This is the first guest blog here at Thrive! We are so excited to share Sarah's blog with our followers. Sarah is a fantastic therapist and works in similar capacities as I do and this post includes some really helpful information about how to increase your child's vocabulary around emotion. Sarah's information is at the bottom of the post if you would like to read more of her blogs!
By: Sarah Leitschuh, MA, LMFT
I often talk to parents about being open to having their children express their emotions (feelings) through means other than words. Art, music and play are just a few of the powerful ways in which children communicate and share their emotions with us. I have learned so much about how children understand the world by just playing with them. Having said that, there are many reasons why it is valuable to help children build a feelings vocabulary and comfort in discussing their emotions.
The Benefits of Building Your Child’s Feelings Vocabulary
How Do We Help Children Build a Strong Feelings Vocabulary?
Short answer: We help children develop a feelings vocabulary by incorporating discussion about emotions into our daily interactions with them.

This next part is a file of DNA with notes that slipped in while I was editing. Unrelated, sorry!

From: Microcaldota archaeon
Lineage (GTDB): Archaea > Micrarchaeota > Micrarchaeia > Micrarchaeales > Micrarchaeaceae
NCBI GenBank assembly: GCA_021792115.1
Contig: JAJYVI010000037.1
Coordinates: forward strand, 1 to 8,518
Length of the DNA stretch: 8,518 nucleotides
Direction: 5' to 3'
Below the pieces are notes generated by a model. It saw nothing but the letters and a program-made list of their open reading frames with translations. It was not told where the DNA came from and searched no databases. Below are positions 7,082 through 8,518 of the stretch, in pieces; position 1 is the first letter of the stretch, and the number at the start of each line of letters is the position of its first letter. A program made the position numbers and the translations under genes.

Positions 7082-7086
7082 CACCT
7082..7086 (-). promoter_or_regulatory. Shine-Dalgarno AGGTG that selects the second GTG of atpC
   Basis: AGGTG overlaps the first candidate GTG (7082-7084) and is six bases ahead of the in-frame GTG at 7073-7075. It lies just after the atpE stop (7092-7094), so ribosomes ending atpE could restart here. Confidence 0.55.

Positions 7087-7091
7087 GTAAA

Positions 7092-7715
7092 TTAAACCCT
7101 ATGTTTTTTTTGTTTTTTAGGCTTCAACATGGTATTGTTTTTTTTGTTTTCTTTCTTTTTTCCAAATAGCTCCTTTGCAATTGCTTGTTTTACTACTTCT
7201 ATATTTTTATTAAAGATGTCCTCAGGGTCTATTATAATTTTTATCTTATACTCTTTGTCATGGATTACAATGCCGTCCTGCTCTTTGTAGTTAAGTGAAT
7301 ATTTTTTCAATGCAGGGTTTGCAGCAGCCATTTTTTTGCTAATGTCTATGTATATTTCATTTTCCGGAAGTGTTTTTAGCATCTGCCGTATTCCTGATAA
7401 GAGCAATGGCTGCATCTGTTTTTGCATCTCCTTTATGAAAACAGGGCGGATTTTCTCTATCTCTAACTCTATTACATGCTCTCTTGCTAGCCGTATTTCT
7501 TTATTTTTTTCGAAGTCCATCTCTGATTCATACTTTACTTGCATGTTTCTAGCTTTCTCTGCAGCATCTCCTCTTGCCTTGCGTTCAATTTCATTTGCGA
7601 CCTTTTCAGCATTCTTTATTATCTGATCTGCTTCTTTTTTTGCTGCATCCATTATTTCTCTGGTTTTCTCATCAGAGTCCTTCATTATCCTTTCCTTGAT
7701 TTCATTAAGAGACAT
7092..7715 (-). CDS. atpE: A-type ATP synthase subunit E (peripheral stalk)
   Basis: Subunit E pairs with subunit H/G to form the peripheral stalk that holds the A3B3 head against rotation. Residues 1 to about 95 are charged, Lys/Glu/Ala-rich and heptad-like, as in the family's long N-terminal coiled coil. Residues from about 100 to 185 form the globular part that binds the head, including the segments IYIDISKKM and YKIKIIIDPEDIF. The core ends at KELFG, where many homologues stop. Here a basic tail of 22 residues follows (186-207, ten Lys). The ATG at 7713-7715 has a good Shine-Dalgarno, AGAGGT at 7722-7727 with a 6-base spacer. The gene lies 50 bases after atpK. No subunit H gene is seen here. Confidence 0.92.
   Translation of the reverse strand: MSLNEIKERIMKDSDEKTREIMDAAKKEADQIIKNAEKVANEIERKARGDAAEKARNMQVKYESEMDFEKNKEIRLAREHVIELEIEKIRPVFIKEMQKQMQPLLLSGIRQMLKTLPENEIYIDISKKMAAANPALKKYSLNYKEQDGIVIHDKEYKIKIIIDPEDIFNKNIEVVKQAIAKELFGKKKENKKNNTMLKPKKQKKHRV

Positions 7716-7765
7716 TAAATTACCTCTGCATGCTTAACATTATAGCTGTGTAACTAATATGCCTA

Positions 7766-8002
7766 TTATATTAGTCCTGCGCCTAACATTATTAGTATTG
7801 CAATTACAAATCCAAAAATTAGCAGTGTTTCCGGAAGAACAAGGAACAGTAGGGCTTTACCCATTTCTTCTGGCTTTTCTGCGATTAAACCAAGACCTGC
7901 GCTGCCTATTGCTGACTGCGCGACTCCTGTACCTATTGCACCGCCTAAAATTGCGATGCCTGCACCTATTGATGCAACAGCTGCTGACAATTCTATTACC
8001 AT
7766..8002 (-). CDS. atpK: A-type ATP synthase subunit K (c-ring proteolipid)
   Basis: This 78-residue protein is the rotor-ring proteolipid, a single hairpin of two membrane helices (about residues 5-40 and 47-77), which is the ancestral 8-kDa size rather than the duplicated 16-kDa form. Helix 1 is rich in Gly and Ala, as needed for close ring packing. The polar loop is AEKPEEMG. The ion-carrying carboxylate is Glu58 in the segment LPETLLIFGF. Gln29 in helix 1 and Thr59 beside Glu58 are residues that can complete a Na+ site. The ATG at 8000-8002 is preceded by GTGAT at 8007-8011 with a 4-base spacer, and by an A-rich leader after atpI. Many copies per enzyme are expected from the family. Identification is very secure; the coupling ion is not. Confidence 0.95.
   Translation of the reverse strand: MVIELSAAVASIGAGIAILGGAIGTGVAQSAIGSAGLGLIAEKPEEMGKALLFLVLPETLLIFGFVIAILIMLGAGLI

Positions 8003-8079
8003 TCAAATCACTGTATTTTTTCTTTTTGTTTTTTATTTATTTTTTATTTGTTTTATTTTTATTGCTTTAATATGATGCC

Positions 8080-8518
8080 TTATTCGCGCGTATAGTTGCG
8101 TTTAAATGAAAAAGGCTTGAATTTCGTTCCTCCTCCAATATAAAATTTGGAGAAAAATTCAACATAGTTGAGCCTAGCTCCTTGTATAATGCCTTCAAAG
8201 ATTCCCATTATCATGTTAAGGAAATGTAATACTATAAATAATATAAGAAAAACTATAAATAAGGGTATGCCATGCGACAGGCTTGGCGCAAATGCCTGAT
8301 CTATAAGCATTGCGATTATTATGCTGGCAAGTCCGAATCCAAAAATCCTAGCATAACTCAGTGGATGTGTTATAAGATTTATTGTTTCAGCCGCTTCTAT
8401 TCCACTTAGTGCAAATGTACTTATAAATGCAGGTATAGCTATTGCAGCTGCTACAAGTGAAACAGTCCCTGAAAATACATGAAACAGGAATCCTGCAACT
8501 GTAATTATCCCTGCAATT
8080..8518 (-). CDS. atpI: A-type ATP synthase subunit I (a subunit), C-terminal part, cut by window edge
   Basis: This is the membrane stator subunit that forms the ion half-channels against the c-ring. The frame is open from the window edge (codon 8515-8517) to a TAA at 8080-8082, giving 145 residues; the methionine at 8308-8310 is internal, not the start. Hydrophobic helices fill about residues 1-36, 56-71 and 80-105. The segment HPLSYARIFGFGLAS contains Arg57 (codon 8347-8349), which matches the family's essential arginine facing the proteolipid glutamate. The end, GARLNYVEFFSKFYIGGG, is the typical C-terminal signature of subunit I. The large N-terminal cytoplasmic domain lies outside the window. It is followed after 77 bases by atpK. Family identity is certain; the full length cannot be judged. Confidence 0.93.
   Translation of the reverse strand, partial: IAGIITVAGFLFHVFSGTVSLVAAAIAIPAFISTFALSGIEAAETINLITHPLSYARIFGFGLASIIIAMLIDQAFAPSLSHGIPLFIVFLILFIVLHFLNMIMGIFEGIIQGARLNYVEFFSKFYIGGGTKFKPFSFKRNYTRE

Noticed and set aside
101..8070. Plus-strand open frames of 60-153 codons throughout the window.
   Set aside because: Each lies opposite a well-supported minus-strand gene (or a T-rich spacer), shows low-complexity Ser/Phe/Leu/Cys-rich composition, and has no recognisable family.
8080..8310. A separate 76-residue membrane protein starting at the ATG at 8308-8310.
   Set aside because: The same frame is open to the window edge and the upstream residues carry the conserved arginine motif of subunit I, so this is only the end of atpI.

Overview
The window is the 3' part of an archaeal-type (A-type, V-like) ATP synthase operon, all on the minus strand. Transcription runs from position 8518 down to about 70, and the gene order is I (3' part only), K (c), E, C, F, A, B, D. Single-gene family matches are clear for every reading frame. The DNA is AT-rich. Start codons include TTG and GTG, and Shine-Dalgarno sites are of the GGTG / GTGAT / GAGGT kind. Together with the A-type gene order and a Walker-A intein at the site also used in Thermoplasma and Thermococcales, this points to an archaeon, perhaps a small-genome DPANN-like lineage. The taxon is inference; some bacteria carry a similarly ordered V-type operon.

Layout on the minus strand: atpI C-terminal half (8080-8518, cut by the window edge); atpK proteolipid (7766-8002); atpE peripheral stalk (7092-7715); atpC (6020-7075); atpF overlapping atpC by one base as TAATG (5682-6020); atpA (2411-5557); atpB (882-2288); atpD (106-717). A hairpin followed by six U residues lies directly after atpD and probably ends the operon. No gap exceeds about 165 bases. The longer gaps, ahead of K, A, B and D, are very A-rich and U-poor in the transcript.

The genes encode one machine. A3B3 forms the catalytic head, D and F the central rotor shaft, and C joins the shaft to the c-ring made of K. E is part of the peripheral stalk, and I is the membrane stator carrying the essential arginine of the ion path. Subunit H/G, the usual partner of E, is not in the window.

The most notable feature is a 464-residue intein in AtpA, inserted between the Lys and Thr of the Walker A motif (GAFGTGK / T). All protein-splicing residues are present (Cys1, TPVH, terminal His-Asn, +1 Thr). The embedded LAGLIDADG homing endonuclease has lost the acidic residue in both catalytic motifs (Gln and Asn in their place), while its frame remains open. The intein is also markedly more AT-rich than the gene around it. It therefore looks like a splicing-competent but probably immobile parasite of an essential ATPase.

Longer Answer: (Including some ideas to try!)
We help children develop a feelings vocabulary by frequently exposing them to discussions of emotions. There are many ways that we can incorporate discussion of emotions into our daily interactions. Here are some possibilities to consider:
Do you have other ideas that you use to help children build their feelings vocabulary? If so, feel free to share your ideas in the comment section.
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"Watch your thoughts,
They become words.
Watch your words,
They become actions.
Watch your actions,
They become habits.
Watch your habits,
They become character;
It becomes your destiny."